Justin Fang, a rising fourth-year Business Psychology student at Warren College recommends that students focus on two factors when crafting their personal statements: why they are pursuing law and how they are excellent in some facet of their lives.
“Now it really helps if you have some kind of concrete story or instance that you can share that really helped you garner interest in law,” Fang told The Guardian. “That would be really helpful in helping the officers understand how meaningful law is as a career to you.”
Fang used Democratic Representative Cory Booker’s personal statement as an example of a successful personal statement. He addresses how his parents, as people of color, went to visit a house and the real estate agent didn’t want to show it to his parents because they were people of color. By contrast, white individuals were able to tour the open house freely.
This anecdote was something that Cory Booker said made him really interested in law and thus strengthened his law school personal statement.
In addition to the personal statement, there are a myriad of other essays some schools may recommend applicants file. Among these essays is the optional diversity statement, which is typically a 250-word essay discussing your ethnic, racial, or intellectual background and its relation to law.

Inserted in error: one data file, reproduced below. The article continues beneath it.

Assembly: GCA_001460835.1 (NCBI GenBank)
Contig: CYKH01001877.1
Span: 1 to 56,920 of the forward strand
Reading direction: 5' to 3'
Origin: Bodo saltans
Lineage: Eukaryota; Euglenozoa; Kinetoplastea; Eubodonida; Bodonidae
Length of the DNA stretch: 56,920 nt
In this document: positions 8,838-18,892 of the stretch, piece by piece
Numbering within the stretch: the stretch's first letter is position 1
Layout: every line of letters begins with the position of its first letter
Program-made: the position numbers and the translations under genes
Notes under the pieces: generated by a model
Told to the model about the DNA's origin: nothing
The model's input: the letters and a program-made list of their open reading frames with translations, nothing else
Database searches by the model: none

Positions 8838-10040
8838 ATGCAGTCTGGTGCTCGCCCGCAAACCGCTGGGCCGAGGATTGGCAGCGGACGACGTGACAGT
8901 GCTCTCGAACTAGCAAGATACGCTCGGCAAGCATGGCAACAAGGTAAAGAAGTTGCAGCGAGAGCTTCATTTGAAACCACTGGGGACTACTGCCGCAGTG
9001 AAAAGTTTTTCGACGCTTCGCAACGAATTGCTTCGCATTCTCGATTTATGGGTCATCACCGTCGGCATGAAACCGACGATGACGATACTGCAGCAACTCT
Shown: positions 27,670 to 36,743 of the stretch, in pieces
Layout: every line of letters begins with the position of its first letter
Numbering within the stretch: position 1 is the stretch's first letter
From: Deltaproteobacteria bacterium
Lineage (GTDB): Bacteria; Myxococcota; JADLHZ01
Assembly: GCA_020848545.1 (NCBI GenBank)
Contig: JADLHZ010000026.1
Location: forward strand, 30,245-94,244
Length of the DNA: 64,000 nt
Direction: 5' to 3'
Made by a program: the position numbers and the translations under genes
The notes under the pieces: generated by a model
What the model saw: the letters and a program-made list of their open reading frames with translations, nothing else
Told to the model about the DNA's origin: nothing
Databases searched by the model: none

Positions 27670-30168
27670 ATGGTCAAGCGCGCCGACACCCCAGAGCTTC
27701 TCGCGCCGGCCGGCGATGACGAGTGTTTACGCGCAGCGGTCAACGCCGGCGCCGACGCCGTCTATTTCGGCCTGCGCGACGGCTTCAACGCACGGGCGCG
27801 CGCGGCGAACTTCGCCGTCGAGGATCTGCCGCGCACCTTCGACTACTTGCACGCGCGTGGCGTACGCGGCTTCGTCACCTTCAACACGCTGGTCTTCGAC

Arya Sadigian, a 3L a California Western School of Law emphasizes the importance of diversity in the legal field and how important the statement is when it comes to law school.
“A key component to a strong diversity statement is emphasizing the type of perspective you will bring to the legal community,” Sadighian noted to The Guardian. “Different life experiences consist of unique obstacles that others might not be aware of or understand. The law impacts everything we do, so showing how your unique perspective can better your community and society is something the legal community desperately needs.”
With regards to obtaining letters of recommendation, contacting three professors you may feel close to at least a month before you plan on submitting your application is a wise move. All in all, the “soft sections” of the law school application depend on how well factors like undergraduate grades and standing already are.
Some students fulfill all of the basic requirements for their law school application and set their sights on the top law schools in the country, which are colloquially known as the “Top 14.” While lawyers often get paid significantly higher than the median salary for an individual in the United States, they still accumulate a significant amount of debt from the beginning of their legal career.